[T]he body of the work has been rendered into English with fidelity, the only change of moment being the substitution of the word "photosynthesis" for that of "assimilation." This change follows from a suggestion by Dr. Barnes, made a year ago before the American Association at Madison, who clearly pointed out the need of a distinctive term for the synthetical process in plants, brought about by protoplasm in the presence of chlorophyll and light. He proposed the word "photosyntax," which met with favor. In the discussion Professor MacMillan suggested the word "photosynthesis," as etymologically more satisfactory and accurate, a claim which Dr. Barnes showed could not be maintained. The suggestion of Dr. Barnes not only received tacit acceptance by the botanists of the association, but was practically approved by the Madison Congress in the course of a discussion upon this point. [The Botanical Gazette, vol. xix, 1894]
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*dhe- 

*dhē-, Proto-Indo-European root meaning "to set, put."

It forms all or part of: abdomen; abscond; affair; affect (v.1) "make a mental impression on;" affect (v.2) "make a pretense of;" affection; amplify; anathema; antithesis; apothecary; artifact; artifice; beatific; benefice; beneficence; beneficial; benefit; bibliothec; bodega; boutique; certify; chafe; chauffeur; comfit; condiment; confection; confetti; counterfeit; deed; deem; deface; defeasance; defeat; defect; deficient; difficulty; dignify; discomfit; do (v.); doom; -dom; duma; edifice; edify; efface; effect; efficacious; efficient; epithet; facade; face; facet; facial; -facient; facile; facilitate; facsimile; fact; faction (n.1) "political party;" -faction; factitious; factitive; factor; factory; factotum; faculty; fashion; feasible; feat; feature; feckless; fetish; -fic; fordo; forfeit; -fy; gratify; hacienda; hypothecate; hypothesis; incondite; indeed; infect; justify; malefactor; malfeasance; manufacture; metathesis; misfeasance; modify; mollify; multifarious; notify; nullify; office; officinal; omnifarious; orifice; parenthesis; perfect; petrify; pluperfect; pontifex; prefect; prima facie; proficient; profit; prosthesis; prothesis; purdah; putrefy; qualify; rarefy; recondite; rectify; refectory; sacrifice; salmagundi; samadhi; satisfy; sconce; suffice; sufficient; surface; surfeit; synthesis; tay; ticking (n.); theco-; thematic; theme; thesis; verify.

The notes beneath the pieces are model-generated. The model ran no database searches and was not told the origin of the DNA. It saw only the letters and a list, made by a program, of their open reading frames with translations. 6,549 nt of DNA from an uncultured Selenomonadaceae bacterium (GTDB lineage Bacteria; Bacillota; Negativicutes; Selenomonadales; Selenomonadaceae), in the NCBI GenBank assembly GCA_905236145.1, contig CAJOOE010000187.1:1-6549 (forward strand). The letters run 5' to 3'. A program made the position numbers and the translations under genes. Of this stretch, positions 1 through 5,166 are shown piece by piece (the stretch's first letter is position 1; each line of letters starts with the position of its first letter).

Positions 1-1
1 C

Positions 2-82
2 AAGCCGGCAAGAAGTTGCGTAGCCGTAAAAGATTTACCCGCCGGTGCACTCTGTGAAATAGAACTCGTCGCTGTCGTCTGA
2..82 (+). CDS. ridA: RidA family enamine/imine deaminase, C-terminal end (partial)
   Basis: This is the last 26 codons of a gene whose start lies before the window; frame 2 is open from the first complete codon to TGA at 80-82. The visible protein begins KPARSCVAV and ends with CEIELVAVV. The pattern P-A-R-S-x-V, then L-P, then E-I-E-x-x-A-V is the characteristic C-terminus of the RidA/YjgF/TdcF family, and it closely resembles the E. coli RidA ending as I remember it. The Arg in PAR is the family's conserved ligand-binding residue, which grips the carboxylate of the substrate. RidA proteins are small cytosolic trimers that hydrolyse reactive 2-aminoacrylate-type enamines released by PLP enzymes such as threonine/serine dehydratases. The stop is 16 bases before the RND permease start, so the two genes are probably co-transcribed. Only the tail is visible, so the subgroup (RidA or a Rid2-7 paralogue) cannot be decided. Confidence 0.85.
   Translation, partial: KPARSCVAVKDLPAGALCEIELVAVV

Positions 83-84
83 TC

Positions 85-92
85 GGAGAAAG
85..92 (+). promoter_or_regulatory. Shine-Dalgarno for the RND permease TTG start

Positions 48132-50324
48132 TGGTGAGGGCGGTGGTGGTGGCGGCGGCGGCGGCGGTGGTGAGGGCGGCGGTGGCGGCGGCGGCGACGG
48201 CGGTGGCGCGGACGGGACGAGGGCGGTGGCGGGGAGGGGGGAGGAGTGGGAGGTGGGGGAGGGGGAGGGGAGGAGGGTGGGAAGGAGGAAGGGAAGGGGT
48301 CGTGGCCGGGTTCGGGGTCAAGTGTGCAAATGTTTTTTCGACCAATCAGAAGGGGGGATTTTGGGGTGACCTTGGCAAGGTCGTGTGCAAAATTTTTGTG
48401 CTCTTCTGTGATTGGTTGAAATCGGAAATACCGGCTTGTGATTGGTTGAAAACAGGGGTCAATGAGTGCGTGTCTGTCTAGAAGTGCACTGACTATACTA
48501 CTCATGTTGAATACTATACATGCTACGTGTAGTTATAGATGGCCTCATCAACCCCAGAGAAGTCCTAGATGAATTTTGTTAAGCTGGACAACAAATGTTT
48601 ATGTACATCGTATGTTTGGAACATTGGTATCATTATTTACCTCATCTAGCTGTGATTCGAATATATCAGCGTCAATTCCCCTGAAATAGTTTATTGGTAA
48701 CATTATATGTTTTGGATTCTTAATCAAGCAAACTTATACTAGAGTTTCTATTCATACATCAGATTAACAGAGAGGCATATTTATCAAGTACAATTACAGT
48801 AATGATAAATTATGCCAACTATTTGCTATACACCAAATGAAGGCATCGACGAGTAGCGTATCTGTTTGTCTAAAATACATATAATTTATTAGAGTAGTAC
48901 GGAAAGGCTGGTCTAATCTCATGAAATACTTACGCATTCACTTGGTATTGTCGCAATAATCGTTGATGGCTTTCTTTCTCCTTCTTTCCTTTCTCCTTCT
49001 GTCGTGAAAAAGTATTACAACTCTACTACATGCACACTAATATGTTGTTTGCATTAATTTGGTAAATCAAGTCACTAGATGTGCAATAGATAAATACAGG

It is the hypothetical source of/evidence for its existence is provided by: Sanskrit dadhati "puts, places;" Avestan dadaiti "he puts;" Old Persian ada "he made;" Hittite dai- "to place;" Greek tithenai "to put, set, place;" Latin facere "to make, do; perform; bring about;" Lithuanian dėti "to put;" Polish dziać się "to be happening;" Russian delat' "to do;" Old High German tuon, German tun, Old English don "to do."

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genius (n.)

late 14c., "tutelary or moral spirit" who guides and governs an individual through life, from Latin genius "guardian deity or spirit which watches over each person from birth; spirit, incarnation; wit, talent;" also "prophetic skill; the male spirit of a gens," originally "generative power" (or "inborn nature"), from PIE *gen(e)-yo-, from root *gene- "give birth, beget," with derivatives referring to procreation and familial and tribal groups.

The sense of "characteristic disposition" of a person is from 1580s. The meaning "person of natural intelligence or talent" and that of "exalted natural mental ability, skill in the synthesis of knowledge derived from perception" are attested by 1640s.